In my last post, I started to look at what comprises the modern phenomena of “climate science”. The definition I used had three main points:
1. It’s a science:
2. It’s about average conditions, not weather; and
3. It’s about average conditions over time.
Climate science is concerned with “average conditions”. We all know what average means. “He’s of average height.” “I had an average day.” etc.
The “average” or “mean” is a term from the branch of mathematics called statistics.
So climate science is about using statistics to analyse various climactic conditions. Which conditions?
Some of the obvious ones are:
· Wind speed and direction; and
· Rain, snow, hail and other precipitation.
Some other, less obvious ones include:
· Clouds of various types, shapes and configuration;
· Storms; and
· Total solar irradiance, the amount of the sun’s energy at various wavelengths, that hits the Earth.
The biggie, of course is temperature. We’re not told to be worried about polar bears getting wind burn, or getting fur-rot from too much rain. Temperature’s the problem, supposedly.
One of the things left out of the definition above is that all of these conditions can vary at different places on the planet’s surface. Obviously the temperature’s different at different places and, of course, at different times. There’ll be more about that in the next section.
While climate science deals with averages, it also deals with other statistical measures like minimums and maximums, as in “It was the hottest/ coldest/ wettest/ driest/ cloudiest/ clearest Tuesday afternoon in February since last month”. Maximums and minimums can also be treated with appropriate statistical tools.
Statements about averages, minimums, maximums and other statistical quantities can help us understand “the big picture”. They can also confuse and, in the worst cases, deceive.
The most important idea in statistics is this:
Everything we measure has an error. The temperature in my office wasn’t 29 degrees Celsius a moment ago. It was somewhere between a little less than 29 degrees and a little more than 29 degrees. Thermometers, and in fact all the stings we use to measure, have errors in their mechanisms that mean there’s always a bit of error or uncertainty in the measurement.
There are some statistical tools that allow us to estimate how much error is present in a measurement or set of measurements.
The third qualifier in the definition of “climate science” is that the average conditions are studied “over some time period”.
Sticking to the temperature example we might ask “What’s the temperature, where I’m standing, now?”, meaning over a very short period of time, say, a second.
Another, quite different question would be “What’s the average temperature of my office over the last year?”
I could actually answer this with some confidence if I got an electronic thermometer, connected it to my computer and got a reading of temperature every second for a whole year. That’s 365 x 24 x 60 X 60 = 31,536,000 seconds and, of course, the same large number of measurements.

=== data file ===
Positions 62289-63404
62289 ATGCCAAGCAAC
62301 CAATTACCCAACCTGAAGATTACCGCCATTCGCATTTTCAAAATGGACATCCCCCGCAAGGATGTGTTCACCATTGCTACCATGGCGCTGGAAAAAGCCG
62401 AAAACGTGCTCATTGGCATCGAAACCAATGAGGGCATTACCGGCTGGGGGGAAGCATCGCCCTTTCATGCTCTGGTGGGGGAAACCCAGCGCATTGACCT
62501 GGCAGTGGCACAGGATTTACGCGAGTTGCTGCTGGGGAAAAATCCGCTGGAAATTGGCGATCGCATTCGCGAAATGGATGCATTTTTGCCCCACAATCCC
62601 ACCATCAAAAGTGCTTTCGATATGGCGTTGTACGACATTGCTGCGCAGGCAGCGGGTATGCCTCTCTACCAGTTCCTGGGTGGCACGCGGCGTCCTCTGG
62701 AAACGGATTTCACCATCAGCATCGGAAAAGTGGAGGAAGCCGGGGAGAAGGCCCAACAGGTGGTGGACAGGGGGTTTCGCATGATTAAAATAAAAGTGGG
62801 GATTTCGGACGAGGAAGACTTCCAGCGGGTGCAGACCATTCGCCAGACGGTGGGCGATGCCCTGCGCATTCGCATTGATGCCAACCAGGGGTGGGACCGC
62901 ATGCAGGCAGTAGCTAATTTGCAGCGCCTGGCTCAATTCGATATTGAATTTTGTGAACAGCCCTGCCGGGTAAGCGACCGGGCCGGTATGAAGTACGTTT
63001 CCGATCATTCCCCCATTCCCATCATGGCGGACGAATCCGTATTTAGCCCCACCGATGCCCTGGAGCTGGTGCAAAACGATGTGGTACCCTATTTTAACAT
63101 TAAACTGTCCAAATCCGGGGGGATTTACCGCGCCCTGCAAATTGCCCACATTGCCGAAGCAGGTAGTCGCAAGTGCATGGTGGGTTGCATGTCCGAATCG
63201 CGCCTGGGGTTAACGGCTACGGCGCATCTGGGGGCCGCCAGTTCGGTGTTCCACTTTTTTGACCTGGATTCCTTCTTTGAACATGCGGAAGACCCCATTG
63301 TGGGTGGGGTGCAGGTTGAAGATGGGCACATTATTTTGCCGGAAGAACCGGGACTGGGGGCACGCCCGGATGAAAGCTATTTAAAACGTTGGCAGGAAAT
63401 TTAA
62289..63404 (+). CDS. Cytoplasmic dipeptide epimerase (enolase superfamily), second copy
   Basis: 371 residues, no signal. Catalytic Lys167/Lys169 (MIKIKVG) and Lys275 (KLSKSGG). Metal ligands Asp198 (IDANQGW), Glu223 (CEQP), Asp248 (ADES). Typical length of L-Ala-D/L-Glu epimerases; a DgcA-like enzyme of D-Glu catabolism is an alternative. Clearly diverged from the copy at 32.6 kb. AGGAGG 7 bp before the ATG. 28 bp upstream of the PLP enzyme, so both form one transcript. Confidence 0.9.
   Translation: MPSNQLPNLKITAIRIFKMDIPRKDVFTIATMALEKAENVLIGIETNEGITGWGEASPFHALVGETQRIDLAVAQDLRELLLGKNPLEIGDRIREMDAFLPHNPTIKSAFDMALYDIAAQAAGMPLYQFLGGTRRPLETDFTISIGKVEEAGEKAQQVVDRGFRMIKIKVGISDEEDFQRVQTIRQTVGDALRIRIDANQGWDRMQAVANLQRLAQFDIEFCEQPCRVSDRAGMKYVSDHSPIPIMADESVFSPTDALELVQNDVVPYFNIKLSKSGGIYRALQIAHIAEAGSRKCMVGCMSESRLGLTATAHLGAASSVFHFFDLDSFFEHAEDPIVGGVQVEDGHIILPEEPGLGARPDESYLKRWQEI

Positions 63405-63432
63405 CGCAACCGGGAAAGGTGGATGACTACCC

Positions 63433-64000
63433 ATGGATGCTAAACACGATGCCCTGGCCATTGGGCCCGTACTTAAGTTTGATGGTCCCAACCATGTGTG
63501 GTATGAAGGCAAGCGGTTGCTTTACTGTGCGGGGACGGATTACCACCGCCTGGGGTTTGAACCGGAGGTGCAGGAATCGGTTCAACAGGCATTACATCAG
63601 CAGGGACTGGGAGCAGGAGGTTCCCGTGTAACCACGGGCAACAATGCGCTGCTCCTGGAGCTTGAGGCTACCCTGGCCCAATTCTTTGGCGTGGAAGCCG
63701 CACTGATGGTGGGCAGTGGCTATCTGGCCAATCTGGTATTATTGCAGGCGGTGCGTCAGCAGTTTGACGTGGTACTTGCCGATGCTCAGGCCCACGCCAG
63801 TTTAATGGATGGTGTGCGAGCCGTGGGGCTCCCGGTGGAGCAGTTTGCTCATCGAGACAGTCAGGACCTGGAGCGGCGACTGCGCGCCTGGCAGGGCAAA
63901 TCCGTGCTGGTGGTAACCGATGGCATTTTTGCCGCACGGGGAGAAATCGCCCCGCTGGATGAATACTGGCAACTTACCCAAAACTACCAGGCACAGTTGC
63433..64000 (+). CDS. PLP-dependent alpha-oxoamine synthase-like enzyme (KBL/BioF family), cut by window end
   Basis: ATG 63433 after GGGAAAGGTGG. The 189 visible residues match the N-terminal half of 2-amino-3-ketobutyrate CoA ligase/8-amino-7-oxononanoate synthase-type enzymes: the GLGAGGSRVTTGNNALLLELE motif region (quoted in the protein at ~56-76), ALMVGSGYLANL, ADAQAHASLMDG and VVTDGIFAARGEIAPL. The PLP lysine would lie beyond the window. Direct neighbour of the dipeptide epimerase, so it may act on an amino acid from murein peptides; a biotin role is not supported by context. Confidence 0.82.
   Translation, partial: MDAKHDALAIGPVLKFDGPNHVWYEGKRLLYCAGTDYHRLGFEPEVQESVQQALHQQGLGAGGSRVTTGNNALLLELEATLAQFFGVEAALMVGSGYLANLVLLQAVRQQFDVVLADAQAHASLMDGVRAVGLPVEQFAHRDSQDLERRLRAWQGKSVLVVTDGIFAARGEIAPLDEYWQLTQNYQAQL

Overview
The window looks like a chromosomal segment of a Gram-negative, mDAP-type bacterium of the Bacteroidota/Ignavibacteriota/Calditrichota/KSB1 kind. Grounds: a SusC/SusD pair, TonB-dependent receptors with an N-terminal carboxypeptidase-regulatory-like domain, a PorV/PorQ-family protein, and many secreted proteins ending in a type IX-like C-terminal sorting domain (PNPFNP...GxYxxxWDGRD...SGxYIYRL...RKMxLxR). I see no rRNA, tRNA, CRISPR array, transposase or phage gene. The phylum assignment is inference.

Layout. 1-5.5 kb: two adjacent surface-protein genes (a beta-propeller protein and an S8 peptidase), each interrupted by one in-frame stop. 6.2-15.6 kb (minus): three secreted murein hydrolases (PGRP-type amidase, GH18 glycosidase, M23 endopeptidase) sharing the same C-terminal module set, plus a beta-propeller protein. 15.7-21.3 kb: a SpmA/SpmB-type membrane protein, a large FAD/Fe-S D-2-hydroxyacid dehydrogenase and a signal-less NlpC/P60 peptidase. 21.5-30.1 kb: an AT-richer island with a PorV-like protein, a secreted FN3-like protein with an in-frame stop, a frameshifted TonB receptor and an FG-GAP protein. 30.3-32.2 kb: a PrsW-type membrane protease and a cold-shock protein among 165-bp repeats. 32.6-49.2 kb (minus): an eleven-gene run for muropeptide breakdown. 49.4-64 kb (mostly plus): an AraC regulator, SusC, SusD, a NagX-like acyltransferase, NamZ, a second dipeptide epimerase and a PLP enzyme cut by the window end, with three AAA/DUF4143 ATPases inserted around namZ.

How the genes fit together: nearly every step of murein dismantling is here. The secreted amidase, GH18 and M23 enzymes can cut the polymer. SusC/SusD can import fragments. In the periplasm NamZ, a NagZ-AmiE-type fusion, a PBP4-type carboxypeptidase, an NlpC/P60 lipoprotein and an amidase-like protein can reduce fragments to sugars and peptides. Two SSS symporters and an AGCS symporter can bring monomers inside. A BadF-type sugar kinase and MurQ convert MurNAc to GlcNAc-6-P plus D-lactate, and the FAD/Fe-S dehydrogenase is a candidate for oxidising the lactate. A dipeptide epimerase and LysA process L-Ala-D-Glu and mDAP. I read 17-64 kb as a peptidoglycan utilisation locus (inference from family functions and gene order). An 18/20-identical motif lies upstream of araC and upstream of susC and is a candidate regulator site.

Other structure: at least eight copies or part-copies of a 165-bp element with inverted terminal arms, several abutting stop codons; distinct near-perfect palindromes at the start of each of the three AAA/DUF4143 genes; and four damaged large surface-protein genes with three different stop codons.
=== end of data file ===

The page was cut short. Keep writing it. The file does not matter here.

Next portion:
To find the average I’d just add up the 31,536,000 measurements and divide by 31,536,000. (Of course, I’d get the computer to do the adding and dividing.)
I would certainly get a number. No doubt about that. How accurate would it be? That’s a topic for another post.
I could simplify this whole thing enormously by just measuring the temperature once or twice per day. Maybe I could measure it at midnight one day and noon the next or maybe whenever I got up or went to bed. I wonder if that would affect the uncertainty or accuracy of my measurement.
In summary, then, “climate science” is the study of the average values of conditions like temperature across varying periods of time.
In order to hypothesise an effect, like “Humans are causing global warming by burning fossil fuels.” We obviously need to make a before and after comparison.
Breaking the question down, we can ask:
“What was the average temperature of the Earth before wicked humans started burning fossil fuels?”
“What is the average temperature of the Earth now?”
“What’s it likely to be in one month?
“What’s it likely to be in one year?”
“What’s it likely to be in ten years?”
“What’s it likely to be in one hundred years?”
“What’s it likely to be in one thousand years?”
You get the idea.
Take note of the difficulties with all this:
· Thermometers have built-in errors that cannot be gotten rid of;
· We’re asked to measure the average temperature of the planet, but we only have thermometers in a relatively few places, mostly in North America. What do we do about all the places in between?
· How do we determine what the average temperature of the Earth was one hundred years ago? There were thermometers back there, but how accurate were they?
· How about one thousand years ago, before the invention of the thermometer?
It appears to me that “climate science” has set itself an impossible task.